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There is a direct connection between the mouth and the body. However, this is often forgotten. During the current pandemic, it is especially important to reduce the levels of oral bacteria. We do this not only to maintain a healthy mouth, but also to maintain a healthy body and to reduce the risk of COVID-19.
Studies have shown that 80% of critical patients with the virus had a very high bacterial load, requiring antibiotics. This supports the idea that bacteria plays a critical role in the development and severity of COVID-19 infections.
The idea that the bacteria providing complications for COVID-19 patients may originate from the mouth is new. The four main issues associated with higher risks of complications and death from the virus are also associated with oral disease.
The location of oral bacteria means it can get into the respiratory tract, helping to kick-start or worsen conditions such as pneumonia or sepsis. So inadequate oral hygiene can increase the risk of bacterial exchange between the lungs and mouth. This may lead to respiratory infections and bacterial complications.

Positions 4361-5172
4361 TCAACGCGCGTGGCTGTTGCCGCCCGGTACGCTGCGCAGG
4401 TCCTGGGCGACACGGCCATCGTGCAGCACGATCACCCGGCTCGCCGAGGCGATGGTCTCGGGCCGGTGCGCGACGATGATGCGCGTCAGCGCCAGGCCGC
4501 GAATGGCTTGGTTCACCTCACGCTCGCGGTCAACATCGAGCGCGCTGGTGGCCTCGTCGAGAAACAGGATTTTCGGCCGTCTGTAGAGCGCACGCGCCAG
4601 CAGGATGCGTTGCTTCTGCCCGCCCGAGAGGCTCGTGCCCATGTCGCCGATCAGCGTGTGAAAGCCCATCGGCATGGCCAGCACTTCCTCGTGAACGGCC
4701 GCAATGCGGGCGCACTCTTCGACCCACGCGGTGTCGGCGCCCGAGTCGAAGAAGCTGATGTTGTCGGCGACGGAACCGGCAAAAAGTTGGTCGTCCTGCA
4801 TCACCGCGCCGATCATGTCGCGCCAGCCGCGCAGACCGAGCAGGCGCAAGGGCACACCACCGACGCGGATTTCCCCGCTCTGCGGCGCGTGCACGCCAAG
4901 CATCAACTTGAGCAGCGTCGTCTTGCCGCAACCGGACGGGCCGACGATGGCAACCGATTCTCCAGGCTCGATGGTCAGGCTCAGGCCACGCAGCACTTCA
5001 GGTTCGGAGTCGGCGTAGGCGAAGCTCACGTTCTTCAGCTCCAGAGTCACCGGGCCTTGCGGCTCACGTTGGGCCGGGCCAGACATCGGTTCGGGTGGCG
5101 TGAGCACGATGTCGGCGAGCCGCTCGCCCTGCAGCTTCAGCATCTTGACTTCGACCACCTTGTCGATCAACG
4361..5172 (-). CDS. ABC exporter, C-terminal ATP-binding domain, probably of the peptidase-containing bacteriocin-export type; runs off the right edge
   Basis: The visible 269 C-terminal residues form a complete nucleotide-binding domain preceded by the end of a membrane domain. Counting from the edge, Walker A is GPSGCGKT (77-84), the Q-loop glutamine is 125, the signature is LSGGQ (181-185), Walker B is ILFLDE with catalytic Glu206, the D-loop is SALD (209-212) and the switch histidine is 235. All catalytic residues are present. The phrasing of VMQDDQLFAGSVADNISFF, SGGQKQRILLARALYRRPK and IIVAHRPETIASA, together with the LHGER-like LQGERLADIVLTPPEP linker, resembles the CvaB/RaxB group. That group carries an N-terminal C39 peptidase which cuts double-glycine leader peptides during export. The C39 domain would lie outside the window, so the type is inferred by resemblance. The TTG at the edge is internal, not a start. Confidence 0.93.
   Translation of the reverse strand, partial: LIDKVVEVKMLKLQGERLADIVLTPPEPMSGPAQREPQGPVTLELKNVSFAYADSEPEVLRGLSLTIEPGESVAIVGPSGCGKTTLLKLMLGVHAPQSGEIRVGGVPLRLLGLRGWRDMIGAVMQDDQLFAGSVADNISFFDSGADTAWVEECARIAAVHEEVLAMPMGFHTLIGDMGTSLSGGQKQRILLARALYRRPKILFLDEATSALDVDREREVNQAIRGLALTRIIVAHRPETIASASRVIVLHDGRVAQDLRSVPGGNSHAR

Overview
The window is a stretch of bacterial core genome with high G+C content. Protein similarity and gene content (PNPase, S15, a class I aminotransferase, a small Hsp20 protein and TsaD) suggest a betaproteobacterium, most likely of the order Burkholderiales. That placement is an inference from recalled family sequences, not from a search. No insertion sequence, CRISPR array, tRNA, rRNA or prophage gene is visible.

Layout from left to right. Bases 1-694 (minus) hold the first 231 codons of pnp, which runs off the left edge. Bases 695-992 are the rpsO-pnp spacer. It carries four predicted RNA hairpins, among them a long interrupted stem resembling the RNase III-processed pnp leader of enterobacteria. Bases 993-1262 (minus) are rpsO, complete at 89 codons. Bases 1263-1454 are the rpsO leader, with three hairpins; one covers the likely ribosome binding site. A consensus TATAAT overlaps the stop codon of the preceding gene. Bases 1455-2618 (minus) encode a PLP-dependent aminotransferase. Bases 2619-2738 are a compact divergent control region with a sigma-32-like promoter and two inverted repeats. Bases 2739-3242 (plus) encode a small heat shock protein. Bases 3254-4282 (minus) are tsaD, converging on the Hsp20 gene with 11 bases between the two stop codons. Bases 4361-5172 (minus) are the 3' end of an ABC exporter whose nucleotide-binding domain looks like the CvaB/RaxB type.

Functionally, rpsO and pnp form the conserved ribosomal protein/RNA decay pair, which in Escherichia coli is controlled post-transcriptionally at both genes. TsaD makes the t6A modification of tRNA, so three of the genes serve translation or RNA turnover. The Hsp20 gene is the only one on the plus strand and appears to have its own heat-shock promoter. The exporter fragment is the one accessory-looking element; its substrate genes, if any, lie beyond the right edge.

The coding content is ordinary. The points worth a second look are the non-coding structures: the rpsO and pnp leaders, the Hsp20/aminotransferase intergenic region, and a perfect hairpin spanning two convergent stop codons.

Various studies have shown that improved oral health can reduce the risk of severe pneumonia.
A major concern is that patients may be scared of visiting their dentists. However, they should note that there is direct connection between oral and systemic health. A healthy mouth will help create a healthy body. By maintaining and improving oral hygiene during this pandemic, the bacterial load in the mouth and therefore the potential risk of infection can be reduced.
Studies have found that one in 10 pneumonia-related deaths in the elderly could be prevented by improving oral hygiene. This shows the importance of oral health especially during these times.
In conclusion, maintaining oral health is of upmost importance. By doing so, we can reduce the bacterial load in the mouth and lessen the risk of bacterial super-infections arising from COVID-19.
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